Theme session O

“When is enough, enough?” Methods for optimising, evaluating, and prioritising of marine data collection

Co-sponsored by PICES
​​​​​Tuesday 20 September 17:00—18:00 in Alfa
Wednesday 21 September 08:30—13:00 in Alfa
Thursday 22 September 10:00—13:00 in Alfa​
J.H. Vølstad (Norway)
Mike Armstrong (UK)
Marie Storr-Paulsen (Denmark)
Robyn Forrest (Canada)​

​​​​​​​​​​​​​​​Contact conveners​​

In recent years, there have been increasing demands on data with documented quality to support stock assessments, ​advice, and the ecosystem-approach to management.  

An increase in the volume and complexity of data collection alongside the need to meet quality standards within logistical and economic constraints requires prioritization and optimization of the national and regional sampling programs through: better regional coordination; improved survey sampling designs and analytical methods; development of new technology; quality documentation; cost-benefit analysis; and uncertainty in assessments.

The main focus of this theme session is the wide range of data, including new datasets, that ICES uses to support its stock assessment and advisory process. It is essential that the quality of the data, and how this impacts the accuracy of key parameter estimates that are the basis for advice, is understood before they are used to support fisheries stock assessments and advice, as well as other end users. 

Stock assessments are based on data from fisheries-independent and fisheries-dependent sampling surveys with inherent uncertainty due to sampling errors and various sources of systematic errors (bias). It is important to quantify how errors in input data propagate through assessments to help identify the most cost-effective data collections and sampling efforts that adequately support assessments and advice or other management processes. In recent years, statistical assessment models (such as SAM) have been developed which can account for sampling errors and the high degree of complexity in the input data.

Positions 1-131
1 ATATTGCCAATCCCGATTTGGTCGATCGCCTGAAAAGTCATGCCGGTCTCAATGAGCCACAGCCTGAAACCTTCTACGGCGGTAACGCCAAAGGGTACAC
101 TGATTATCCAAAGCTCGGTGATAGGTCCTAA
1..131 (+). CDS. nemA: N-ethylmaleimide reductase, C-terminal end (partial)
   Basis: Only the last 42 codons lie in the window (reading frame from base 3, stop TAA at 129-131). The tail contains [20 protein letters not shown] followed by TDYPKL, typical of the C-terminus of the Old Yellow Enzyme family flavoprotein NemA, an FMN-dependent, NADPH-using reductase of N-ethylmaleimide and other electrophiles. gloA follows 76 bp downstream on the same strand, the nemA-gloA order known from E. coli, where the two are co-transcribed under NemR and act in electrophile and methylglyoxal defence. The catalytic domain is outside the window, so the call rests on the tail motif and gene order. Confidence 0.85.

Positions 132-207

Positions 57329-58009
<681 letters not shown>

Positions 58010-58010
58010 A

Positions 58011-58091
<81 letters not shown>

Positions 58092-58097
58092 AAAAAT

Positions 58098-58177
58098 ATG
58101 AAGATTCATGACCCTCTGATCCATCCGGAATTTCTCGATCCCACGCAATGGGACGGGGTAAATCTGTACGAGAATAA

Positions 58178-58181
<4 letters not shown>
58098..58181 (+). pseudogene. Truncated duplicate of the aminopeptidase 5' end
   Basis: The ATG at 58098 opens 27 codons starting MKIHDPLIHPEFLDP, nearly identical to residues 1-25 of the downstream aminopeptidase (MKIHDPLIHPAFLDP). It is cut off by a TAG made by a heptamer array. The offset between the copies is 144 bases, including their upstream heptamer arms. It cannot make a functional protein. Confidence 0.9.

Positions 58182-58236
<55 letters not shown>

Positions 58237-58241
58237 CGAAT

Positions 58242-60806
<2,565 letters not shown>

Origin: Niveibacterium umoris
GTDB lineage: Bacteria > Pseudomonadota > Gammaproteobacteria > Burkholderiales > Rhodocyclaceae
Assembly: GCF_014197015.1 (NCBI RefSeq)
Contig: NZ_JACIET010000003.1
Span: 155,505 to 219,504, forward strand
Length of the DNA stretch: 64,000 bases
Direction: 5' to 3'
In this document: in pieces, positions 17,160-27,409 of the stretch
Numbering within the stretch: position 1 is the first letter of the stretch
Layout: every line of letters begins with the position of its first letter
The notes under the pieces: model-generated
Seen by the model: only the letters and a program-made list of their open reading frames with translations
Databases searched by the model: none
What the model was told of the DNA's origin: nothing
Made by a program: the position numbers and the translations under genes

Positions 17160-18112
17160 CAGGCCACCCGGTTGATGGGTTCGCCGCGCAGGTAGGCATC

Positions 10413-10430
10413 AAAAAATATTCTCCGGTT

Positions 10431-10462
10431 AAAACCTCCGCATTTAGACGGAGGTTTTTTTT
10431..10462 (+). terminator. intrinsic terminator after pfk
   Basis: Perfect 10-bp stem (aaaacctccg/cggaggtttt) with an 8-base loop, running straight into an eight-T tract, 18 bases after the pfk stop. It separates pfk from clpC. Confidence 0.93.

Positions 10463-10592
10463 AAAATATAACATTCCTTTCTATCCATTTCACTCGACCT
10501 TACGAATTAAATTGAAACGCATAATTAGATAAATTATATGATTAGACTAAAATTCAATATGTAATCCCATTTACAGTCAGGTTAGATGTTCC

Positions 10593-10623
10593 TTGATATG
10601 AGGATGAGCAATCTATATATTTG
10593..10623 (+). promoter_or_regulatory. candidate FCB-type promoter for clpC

This session aims to bring together fisheries scientists and statisticians with expertise in survey sampling design and analysis, practical experience with data collections, stock assessment modelling, harvest control rules, simulation studies, and statistical analysis to assess our current ability to quantify uncertainty in input data, and to track how uncertainty in input data propagates through stock assessment models to affect harvest rules.

Papers are welcomed in the following areas:

  • Approaches to evaluate the quality of datasets, how to use them effectively, and objective methods to identify and prioritize data needs
  • Data collections to support the ecosystem approach with cost effective designs and documented quality. Simulation studies to test and develop sampling designs, particularly in a regional context
  • Sampling and analysis methods for fisheries-dependent and fisheries-independent surveys that follow best scientific practice to provide data for stock assessments
  • Methods that reflect assessment uncertainty by allowing for uncertainty in the historical catch estimates and other key population parameters typically assumed as fixed or measured without error
  • Incorporation of sampling errors in input data in the assessment model, evaluation of model fit to observation data, and how this can be integrated in a stock assessment outputs
  • Demonstration of how management decisions are 
    affected by uncertainty in survey data and stock assessment - central to this will be papers that demonstrate a feedback loop showing how improved survey design can lead to reduced variance, improved stock assessment model prediction, and a subsequent reduction in uncertainty associated with implementing a specific harvest rule, such as one based on MSY
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Theme session O

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